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A lot of hot air Here’s something else to be on the watch for. Some advertisers promote the sale of space heaters with, well, a lot of hot air. You may have heard radio ads or seen print ads that claim you can lower your heating bill by up to 50 percent by just buying their electric space heater. Not true. Consumer Reports read dozens of reviews at Amazon.com and InformercialRatings.com from owners who say space heaters did not perform as advertised. The advice offered by your local utility on how to best heat your home is to invest in weatherization and insulation along with a quality electric heating system and adequate automated backup heating system. For more information on steps homeowners can take to improve the efficiency of their homes, contact your local public power utility. Lots of useful energy efficiency information is also available at www.nppd.com.

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TOTAL:

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Meet Your State Senator he first session of the 103rd Nebraska Legislature convened on Wednesday, January 9th in Lincoln. It’s a 90-day session. If you want to write your state senator during the 2013 session, please address correspondence to: Senator (Last Name) District # State Capitol PO Box 94604 Lincoln, NE 68509-4604 Find your senator’s name, hometown, legislative district and Capitol telephone number here.

T

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District 1

District 2

District 3

Dan Watermeier Syracuse 471-2733

Bill Kintner Papillion 471-2613

Scott Price Bellevue 471-2627

District 4

District 5

District 6

Pete Pirsch Omaha 471-2621

Heath Mello Omaha 471-2710

John Nelson Omaha 471-2714

District 7

District 8

District 9

Jeremy Nordquist Omaha 471-2721

Burke Harr Omaha 471-2722

Sarah Howard Omaha 471-2723

District 10

District 11

District 12

Bob Krist Omaha 471-2718

Ernie Chambers Omaha 471-2612

Steve Lathrop Omaha 471-2623

District 13

District 14

District 15

Tanya Cook Omaha 471-2727

Jim Smith LaVista 471-2730

Charlie Janssen Fremont 471-2625

Rural Electric Nebraskan


January 2013

District 16

District 17

District 18

Lydia Brasch Bancroft 471-2728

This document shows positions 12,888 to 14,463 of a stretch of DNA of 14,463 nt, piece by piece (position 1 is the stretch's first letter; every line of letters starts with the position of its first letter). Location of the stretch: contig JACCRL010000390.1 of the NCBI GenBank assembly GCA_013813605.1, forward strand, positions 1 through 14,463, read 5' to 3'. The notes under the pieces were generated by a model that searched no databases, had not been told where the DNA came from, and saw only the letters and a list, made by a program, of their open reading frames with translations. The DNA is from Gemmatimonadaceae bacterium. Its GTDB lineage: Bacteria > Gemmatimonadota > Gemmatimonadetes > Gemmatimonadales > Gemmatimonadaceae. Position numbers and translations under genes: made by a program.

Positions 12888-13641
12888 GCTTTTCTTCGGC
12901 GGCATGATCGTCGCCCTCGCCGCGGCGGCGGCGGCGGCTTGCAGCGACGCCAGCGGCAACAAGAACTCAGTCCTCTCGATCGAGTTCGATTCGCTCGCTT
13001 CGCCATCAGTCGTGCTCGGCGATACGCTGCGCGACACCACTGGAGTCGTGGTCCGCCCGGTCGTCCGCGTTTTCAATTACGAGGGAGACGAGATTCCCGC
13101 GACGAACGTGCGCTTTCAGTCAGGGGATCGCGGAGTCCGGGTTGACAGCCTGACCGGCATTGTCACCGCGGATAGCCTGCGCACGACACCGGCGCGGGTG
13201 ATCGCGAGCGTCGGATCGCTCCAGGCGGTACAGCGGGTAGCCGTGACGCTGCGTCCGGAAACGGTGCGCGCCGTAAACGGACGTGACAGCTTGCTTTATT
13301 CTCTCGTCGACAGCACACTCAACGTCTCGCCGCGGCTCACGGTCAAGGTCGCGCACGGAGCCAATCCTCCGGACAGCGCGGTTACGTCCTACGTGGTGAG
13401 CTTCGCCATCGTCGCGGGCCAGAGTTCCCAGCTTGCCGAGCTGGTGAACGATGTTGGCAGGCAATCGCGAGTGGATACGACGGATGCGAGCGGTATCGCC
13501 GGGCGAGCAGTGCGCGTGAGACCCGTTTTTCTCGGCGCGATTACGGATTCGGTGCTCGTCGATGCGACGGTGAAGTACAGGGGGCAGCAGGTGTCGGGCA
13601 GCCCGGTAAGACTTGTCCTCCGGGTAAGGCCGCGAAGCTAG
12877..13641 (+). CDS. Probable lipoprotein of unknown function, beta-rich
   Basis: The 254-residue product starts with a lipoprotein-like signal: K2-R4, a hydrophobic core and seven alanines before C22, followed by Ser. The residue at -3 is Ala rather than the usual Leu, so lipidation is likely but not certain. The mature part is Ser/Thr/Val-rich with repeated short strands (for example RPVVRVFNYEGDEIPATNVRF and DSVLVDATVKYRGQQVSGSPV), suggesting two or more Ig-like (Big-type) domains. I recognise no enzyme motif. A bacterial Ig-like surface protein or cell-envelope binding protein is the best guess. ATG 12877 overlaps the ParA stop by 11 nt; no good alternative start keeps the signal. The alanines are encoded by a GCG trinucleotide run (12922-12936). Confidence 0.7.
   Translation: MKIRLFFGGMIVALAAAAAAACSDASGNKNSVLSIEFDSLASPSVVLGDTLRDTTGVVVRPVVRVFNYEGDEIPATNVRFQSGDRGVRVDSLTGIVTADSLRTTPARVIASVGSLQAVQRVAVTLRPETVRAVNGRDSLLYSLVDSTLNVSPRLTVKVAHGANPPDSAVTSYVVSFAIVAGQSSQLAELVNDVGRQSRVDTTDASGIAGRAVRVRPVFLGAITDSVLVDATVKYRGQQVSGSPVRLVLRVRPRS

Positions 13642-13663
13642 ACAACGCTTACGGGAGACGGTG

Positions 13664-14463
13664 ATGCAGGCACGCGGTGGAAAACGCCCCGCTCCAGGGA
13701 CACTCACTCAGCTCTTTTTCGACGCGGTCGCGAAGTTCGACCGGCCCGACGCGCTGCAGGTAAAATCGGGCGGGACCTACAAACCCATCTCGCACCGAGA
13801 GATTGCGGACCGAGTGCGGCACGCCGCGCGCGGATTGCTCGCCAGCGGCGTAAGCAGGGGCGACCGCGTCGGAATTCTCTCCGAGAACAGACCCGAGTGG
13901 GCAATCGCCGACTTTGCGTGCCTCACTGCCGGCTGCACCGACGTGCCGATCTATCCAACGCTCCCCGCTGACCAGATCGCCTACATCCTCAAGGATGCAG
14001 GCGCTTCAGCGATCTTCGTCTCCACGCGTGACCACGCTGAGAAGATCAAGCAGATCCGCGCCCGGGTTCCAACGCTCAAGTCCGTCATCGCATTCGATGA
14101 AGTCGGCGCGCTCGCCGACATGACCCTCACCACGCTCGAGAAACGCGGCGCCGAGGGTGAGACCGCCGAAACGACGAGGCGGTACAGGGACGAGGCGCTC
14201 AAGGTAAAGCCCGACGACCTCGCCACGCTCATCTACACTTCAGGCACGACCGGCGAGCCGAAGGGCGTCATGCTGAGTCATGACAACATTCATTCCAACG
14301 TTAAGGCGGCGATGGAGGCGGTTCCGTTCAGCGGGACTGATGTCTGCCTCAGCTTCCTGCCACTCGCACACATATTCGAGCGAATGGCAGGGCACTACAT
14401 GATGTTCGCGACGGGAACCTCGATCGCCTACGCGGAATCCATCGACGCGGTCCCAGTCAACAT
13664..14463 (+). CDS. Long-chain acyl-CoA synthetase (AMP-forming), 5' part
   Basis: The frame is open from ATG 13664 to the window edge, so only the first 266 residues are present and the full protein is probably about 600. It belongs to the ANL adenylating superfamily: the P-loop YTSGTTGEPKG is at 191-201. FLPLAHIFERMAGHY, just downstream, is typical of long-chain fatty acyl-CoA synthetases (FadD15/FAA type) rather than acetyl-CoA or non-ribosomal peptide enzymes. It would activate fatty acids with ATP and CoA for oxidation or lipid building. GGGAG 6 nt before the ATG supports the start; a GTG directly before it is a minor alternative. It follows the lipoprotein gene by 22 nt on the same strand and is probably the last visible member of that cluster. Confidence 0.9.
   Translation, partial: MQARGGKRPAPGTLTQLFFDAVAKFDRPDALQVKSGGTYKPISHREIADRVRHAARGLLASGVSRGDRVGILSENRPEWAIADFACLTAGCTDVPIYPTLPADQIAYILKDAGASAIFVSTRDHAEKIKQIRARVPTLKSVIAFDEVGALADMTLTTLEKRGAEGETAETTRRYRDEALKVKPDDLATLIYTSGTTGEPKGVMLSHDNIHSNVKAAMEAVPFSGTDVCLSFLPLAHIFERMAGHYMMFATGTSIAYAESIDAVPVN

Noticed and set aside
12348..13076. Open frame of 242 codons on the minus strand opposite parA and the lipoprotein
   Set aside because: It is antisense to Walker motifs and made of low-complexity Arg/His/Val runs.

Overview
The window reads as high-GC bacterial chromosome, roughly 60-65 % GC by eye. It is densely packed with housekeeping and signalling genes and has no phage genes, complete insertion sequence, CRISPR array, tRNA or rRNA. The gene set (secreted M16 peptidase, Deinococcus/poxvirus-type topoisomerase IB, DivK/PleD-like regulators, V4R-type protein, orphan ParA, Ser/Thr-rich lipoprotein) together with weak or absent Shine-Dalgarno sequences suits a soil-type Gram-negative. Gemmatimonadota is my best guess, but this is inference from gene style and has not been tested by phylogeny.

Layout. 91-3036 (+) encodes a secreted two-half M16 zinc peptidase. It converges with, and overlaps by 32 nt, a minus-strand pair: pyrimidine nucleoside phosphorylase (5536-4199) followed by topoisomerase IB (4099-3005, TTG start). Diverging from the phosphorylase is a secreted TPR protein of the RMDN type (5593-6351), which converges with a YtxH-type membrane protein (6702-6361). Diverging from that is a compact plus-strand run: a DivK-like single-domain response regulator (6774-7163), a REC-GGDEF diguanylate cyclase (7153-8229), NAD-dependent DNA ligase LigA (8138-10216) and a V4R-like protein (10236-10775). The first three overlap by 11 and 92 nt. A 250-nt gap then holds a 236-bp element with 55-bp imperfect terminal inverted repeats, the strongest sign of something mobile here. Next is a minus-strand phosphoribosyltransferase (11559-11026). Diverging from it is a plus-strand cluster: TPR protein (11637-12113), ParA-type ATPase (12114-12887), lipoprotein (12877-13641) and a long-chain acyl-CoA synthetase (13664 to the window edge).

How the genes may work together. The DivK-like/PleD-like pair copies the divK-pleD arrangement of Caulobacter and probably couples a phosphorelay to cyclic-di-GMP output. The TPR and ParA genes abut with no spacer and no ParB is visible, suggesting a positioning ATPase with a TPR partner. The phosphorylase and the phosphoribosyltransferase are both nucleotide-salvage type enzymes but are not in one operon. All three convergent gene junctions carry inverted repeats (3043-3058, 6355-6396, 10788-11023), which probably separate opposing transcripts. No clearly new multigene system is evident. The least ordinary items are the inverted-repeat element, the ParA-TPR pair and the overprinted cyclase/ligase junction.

Dave Bloomfield Hoskins 471-2716

Scott Lautenbaugh Omaha 471-2801

District 19

District 20

District 21

Jim Scheer Norfolk 471-2929

Brad Ashford Omaha 471-2622

Ken Haar Malcolm 471-2673

District 22

District 23

District 24

Paul Schumacher Columbus 471-2715

Jerry Johnson Wahoo 471-2719

Greg Adams York 471-2756

District 25

District 26

District 27

Kathy Campbell Lincoln 471-2731

Amanda McGill Lincoln 471-2610

Colby Coash Lincoln 471-2632

District 28

District 29

District 30

Bill Avery Lincoln 471-2633

Kate Bolz Lincoln 471-2734

Norm Wallman Cortland 471-2620

District 31

District 32

District 33

Rick Kolowski Omaha 471-2327

Russ Karpisek Wilber 471-2711

Les Seiler Hastings 471-2712

District 34

District 35

District 36

Annette Dubas Fullerton 471-2630

Mike Gloor Grand Island 471-2617

John Wightman Lexington 471-2642

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District 37

District 38

Galen Hadley Kearney 471-2726

Beau McCoy Omaha 471-2885

Tom Carlson Holdrege 471-2732

District 40

District 41

District 42

Tyson Larson O’Neill 471-2618

Kate Sullivan Cedar Rapids 471-2631

Tom Hansen North Platte 471-2729

District 43

District 44

District 45

Al Davis Hyannis 471-2628

District 46 Danielle Conrad Lincoln 471-2720

District 47 Ken Schilz Ogallala 471-2616

District 48 John Harms Scottsbluff 471-2802

District 49 John Murante Gretna 471-2725

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District 39

Sue Crawford Bellevue 471-2615

Mark Christensen Imperial 471-2805

Plan a visit with your State Senator n effective way of conveying a message to your senator is by meeting with them or their staff. Below are a few simple steps which will help make your visit a successful experience. Plan your visit carefully: Know what you want to achieve and do your homework. Make an appointment: Contact the senator’s office and try to schedule a meeting. Explain why you desire a meeting and who you represent. Be prompt and patient: It is not uncommon for state senators to show up to an appointment late or to have a meeting interrupted. Be understanding, flexible and on time. State senators do not have time to wait on you. Be prepared: Know what you want to say and be equipped with information and materials that support your position. If a senator is not available for a meeting, talk with that member’s staff. Be pertinent: Demonstrate the connection between your issue and the interests of the member’s constituency. Try to convey to the member how you or your group can be of assistance to him or her. When appropriate, ask for a commitment.

A

Emailing your State Senator mail has become generally accepted among representatives as an acceptable form of communication. Email carries with it the benefit of having your information transmitted instantly. If you opt to use email, your correspondence should be similar in format to a traditional letter. Do not make the mistake of sending an informal letter through email correspondence.